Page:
As recently as 1970, some evolutionary scientists believed there was no single point of origin for modern humans. Instead, they believed, we evolved globally all over the world. That view, known as multi-regionalism, suggests that human evolution took place seamlessly from Homo erectus to modern humans.
In the last four decades, however, many new evolutionary theories have been created and revised. The "Out of Africa" theory, for example, maintains that humans emerged rapidly in one small part of Africa and then spread to replace all other humans within and outside the continent.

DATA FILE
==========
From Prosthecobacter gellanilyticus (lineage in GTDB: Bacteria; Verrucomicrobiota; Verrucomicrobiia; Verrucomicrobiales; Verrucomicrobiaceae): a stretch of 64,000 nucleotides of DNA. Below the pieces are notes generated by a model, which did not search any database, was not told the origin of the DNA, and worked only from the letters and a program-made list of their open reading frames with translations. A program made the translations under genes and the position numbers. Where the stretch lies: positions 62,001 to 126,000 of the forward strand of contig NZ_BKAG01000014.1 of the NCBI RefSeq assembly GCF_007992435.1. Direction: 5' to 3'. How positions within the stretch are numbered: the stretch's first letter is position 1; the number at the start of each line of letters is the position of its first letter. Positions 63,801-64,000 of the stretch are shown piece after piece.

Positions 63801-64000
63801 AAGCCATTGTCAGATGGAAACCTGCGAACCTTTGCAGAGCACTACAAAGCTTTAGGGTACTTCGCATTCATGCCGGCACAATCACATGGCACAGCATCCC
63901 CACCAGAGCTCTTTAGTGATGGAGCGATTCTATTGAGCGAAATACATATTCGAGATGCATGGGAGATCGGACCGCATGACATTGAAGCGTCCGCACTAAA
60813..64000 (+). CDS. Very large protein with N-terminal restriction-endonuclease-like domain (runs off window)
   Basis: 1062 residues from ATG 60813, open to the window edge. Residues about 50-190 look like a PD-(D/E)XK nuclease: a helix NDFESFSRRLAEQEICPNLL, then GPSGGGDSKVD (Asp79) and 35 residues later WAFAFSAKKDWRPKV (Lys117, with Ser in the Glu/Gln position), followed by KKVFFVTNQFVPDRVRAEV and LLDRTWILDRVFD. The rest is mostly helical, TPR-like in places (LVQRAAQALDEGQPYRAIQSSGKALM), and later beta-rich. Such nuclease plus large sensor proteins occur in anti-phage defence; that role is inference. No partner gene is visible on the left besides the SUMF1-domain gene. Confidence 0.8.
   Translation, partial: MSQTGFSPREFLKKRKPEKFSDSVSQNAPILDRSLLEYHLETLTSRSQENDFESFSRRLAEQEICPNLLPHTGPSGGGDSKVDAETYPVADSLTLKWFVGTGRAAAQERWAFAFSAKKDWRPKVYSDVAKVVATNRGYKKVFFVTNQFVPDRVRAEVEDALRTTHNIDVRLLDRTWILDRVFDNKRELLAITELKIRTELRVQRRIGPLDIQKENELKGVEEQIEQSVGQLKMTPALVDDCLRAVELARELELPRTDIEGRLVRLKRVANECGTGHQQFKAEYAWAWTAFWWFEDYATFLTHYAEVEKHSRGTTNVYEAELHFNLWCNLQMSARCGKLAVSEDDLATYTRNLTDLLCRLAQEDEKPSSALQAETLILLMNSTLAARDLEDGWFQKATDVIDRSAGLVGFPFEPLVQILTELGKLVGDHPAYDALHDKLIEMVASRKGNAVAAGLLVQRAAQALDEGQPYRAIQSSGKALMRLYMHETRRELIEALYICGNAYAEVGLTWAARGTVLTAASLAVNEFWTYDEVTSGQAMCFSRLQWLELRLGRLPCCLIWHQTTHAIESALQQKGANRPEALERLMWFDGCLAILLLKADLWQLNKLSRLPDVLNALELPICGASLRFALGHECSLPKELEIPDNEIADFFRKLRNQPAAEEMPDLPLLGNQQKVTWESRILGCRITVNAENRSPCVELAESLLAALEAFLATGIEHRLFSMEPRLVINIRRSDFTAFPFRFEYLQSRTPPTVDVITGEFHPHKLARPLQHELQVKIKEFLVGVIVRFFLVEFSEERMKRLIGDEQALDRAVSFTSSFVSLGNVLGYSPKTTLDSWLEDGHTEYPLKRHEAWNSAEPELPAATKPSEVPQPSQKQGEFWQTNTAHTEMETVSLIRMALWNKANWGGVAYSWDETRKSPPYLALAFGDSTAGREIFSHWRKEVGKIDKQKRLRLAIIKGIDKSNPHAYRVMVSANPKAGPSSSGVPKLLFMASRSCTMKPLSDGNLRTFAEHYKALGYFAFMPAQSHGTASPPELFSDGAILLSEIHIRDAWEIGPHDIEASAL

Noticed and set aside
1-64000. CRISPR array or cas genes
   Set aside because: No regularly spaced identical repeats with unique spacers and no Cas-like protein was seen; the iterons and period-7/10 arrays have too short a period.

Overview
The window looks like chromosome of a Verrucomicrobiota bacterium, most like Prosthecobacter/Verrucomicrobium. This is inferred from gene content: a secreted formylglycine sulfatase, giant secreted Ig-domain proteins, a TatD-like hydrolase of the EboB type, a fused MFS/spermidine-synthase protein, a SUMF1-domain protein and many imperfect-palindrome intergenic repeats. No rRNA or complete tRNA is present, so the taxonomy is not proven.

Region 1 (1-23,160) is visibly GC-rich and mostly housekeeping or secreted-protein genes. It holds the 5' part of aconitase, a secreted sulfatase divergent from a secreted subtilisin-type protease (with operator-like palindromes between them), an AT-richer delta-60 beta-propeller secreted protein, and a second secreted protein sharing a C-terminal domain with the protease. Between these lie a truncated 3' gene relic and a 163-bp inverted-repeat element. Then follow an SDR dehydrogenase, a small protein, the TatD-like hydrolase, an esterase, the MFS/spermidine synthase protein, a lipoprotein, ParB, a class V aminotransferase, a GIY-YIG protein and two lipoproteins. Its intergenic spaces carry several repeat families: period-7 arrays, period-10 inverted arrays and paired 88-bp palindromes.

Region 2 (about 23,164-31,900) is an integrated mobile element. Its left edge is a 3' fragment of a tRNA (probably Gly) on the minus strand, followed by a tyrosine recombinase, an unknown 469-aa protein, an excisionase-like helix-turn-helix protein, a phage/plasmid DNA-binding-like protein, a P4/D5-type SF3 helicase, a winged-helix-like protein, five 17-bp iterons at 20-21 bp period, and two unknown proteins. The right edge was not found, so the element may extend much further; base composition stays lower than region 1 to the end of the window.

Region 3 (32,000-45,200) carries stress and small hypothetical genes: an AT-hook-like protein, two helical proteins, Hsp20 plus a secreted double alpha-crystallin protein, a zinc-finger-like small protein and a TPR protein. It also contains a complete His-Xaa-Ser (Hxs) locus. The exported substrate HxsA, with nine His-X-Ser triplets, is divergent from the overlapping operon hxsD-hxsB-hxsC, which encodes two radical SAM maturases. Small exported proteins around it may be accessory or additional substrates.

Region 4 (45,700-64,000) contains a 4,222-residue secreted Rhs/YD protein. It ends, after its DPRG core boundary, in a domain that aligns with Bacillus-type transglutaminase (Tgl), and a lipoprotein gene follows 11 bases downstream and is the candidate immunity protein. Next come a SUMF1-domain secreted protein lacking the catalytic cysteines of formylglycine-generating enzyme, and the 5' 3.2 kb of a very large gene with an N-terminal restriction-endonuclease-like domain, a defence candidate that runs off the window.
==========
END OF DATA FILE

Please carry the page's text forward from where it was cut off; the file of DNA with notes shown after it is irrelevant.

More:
Chris Stringer has a theory of his own. He is a researcher at the Natural History Museum in London and author of "Lone Survivors: How We Came to be The Only Humans on Earth." The book suggests that distinct humans coexisted and competed across the African continent, exchanging genes, tools and behavioral strategies.